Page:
Catholic World Report
facebook twitter RSS
Book Excerpt
September 02, 2015
The release of the “explosive” interim report during last year’s synod provoked allegations of a rigged process—but that was just the beginning. An exclusive excerpt from a new investigation into what went on at the headline-making meeting of bishops.
Images via us.fotolia.com

[Editor’s note: The III Extraordinary General Assembly of the Synod of Bishops on the Family that took place in October 2014 was controversial not only for the subject matter it discussed, but also for the way it was run. To find out what really went on before, during, and after that heated fortnight, renowned reporter and analyst Edward Pentin spent months speaking to many of those who were there and piecing together what happened behind the closed doors of the Vatican’s Synod Hall. His findings have been published in a new book, The Rigging of a Vatican Synod? An Investigation of Alleged Manipulation at the Extraordinary Synod on the Family, available now as an e-book from Ignatius Press.

In this exclusive excerpt, Pentin examines one of the most controversial aspects of last year’s synod: the notorious Relatio post disceptationem, or interim report, released half-way through the synod discussions.]

The Interim Report

What had provoked many to allege rigging of the meeting, both inside and outside the synod hall, was the publication on October 13 of the Relatio post disceptationem, or interim report, on the first week of the synod’s discussions.

Many synod fathers were angry that the Relatio did not represent the majority view of the synod’s participants or the discussion that had occurred during the week and was issued without them seeing it.

George Cardinal Pell, prefect of the Secretariat for the Economy, was the first to protest in a debate in the aula on the day of the Relatio’s release, followed by a number of heated interventions. Concerned that the report would go out without anyone remarking on it, he pointed out what was good about the report, but he also noted some serious deficiencies in the text. The Australian cardinal had to persist in his protest in the face of the synod managers who would have liked him to be quiet, sources who were present said.

In a television interview on October 16 with Catholic News Service, Cardinal Pell said the document was “tendentious, skewed, it didn’t represent accurately the feelings of the synod fathers.” He said “three-quarters” of those who discussed it afterward “had some problems with the document”. He added that “a major absence” in the document was scriptural teaching and “a treatment of the Church tradition”.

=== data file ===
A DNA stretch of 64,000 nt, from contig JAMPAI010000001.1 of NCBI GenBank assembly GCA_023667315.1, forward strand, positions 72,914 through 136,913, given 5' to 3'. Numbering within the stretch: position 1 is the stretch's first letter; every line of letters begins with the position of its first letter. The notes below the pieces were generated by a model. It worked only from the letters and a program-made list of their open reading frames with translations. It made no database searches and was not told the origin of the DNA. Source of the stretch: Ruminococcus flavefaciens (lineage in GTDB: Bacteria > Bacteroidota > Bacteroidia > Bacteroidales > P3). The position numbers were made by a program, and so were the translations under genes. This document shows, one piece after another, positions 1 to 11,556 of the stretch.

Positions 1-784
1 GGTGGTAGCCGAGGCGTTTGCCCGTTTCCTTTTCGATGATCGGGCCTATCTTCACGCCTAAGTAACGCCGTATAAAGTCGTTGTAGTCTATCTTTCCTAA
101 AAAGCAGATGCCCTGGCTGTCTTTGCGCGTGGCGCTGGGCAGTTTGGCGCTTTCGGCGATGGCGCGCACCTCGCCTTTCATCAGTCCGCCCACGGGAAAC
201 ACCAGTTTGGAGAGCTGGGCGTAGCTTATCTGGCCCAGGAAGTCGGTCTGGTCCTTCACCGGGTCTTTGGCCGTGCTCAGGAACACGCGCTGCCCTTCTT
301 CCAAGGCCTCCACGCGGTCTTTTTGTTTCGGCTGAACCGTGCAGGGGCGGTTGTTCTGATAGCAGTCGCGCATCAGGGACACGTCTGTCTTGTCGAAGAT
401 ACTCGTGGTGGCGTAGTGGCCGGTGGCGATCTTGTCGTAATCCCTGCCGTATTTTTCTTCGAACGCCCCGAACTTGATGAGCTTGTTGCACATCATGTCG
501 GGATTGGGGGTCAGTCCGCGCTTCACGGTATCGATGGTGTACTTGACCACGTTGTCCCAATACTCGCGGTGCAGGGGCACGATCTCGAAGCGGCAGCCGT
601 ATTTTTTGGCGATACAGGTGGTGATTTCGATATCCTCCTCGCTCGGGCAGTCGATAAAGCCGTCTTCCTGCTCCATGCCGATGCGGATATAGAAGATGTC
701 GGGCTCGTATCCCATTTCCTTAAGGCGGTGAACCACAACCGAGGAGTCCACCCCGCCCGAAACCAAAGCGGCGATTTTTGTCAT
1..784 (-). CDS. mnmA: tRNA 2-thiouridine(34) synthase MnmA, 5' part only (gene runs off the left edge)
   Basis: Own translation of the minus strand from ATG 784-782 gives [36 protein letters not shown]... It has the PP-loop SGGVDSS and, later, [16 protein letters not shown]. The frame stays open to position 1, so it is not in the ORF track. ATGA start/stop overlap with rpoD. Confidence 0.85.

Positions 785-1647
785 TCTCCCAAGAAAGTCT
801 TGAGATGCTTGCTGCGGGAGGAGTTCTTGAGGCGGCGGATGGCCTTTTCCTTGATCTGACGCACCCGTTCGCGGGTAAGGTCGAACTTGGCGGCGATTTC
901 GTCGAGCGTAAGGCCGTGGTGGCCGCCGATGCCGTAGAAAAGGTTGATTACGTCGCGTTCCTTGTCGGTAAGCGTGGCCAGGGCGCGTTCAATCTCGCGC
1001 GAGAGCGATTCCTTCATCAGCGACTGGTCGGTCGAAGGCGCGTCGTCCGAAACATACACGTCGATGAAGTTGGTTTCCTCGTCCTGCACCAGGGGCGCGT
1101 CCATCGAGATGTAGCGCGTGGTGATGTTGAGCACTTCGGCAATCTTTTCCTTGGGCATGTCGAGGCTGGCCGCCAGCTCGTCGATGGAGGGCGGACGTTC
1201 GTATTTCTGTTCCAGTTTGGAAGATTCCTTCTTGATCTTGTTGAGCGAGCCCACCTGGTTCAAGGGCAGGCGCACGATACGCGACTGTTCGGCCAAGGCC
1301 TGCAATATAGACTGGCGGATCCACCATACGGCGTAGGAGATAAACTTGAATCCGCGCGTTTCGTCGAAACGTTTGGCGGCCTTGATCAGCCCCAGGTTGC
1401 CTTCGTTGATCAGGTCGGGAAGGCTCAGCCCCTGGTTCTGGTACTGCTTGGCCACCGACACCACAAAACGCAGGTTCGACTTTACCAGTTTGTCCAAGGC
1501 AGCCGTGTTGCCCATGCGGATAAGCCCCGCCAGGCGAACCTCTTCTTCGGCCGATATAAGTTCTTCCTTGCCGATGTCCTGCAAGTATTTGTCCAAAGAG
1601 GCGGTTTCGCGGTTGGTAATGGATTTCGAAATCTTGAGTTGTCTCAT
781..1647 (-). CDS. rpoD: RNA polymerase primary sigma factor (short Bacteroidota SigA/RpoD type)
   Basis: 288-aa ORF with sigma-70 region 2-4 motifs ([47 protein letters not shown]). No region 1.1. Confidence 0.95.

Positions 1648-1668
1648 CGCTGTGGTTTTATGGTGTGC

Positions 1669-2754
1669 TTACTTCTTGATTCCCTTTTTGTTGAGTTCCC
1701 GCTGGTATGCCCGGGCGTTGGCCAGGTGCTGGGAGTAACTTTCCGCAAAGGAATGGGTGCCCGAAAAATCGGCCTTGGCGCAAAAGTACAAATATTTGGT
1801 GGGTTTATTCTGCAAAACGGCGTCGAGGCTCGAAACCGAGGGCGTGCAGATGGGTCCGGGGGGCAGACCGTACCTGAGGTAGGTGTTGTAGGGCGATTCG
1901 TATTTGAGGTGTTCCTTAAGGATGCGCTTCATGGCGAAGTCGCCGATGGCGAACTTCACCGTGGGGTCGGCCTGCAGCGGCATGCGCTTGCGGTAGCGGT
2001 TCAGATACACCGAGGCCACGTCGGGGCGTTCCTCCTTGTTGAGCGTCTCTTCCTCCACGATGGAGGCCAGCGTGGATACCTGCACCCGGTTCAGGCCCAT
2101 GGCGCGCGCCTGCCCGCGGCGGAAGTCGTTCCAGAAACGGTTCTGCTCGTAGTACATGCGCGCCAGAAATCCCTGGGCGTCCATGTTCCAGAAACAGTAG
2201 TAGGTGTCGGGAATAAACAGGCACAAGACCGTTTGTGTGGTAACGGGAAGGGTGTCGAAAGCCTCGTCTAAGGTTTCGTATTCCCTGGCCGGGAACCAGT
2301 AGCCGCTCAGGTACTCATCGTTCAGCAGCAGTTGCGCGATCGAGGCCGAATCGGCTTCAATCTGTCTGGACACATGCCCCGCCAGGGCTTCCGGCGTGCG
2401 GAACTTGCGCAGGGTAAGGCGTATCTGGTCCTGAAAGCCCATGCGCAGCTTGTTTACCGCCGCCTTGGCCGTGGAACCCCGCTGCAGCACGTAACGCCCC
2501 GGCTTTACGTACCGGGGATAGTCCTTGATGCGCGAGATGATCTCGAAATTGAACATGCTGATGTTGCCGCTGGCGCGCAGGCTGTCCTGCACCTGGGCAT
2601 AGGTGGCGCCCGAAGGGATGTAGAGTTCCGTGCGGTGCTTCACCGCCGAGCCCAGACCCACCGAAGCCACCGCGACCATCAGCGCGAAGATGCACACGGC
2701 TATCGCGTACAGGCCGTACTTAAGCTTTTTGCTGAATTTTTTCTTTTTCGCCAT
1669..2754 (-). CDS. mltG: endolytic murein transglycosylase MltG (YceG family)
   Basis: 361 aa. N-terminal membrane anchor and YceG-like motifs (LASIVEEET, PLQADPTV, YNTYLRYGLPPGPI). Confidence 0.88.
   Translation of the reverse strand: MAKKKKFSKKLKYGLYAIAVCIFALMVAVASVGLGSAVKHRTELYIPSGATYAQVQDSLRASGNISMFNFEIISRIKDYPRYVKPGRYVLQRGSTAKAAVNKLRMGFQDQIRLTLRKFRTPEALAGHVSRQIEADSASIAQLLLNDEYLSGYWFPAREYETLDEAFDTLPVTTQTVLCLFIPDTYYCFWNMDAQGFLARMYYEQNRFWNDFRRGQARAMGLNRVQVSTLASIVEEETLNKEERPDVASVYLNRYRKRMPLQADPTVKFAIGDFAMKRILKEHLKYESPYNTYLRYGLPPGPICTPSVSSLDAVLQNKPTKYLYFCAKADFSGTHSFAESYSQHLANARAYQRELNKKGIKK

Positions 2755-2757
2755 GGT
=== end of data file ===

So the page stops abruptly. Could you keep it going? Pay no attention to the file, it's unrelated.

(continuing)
“It was as though there was an idealized vision of every imperfect situation”, Cardinal Pell said. “One father said to me…that he wouldn’t want his young adult children to read it because they’d be confused, and that was said in some of the working groups.”

The interim report “created an impression that the teaching of the Church has been merciless so far, as if the teaching of mercy were beginning only now”, said Polish Archbishop Stanislaw Gadecki of Poznan.

At issue were three controversial paragraphs the contents of which had been barely, or not at all, discussed by the synod fathers. One of these paragraphs referred to proposals, supposedly made by some of the synod participants, for readmission of divorced and civilly remarried Catholics to Holy Communion, and two other paragraphs dealt with the pastoral care of homosexuals and cohabiting couples.

The most contentious paragraphs were under the heading “Welcoming homosexuals”. The section started off by saying homosexuals “have gifts and qualities to offer to the Christian community”, adding: “Are our communities capable of providing (a welcoming home), accepting and valuing their sexual orientation without compromising Catholic doctrine on the family and matrimony?”

It continued: “Without denying the moral problems connected to homosexual unions, it has to be noted that there are cases in which mutual aid to the point of sacrifice constitutes a precious support in the life of the partners.”

Critics pointed out that there was no reference to Catholic doctrine that sexual relations between people of the same sex are “intrinsically disordered”, that the acts are gravely sinful (or sinful at all), or that homosexual orientation was “objectively disordered”.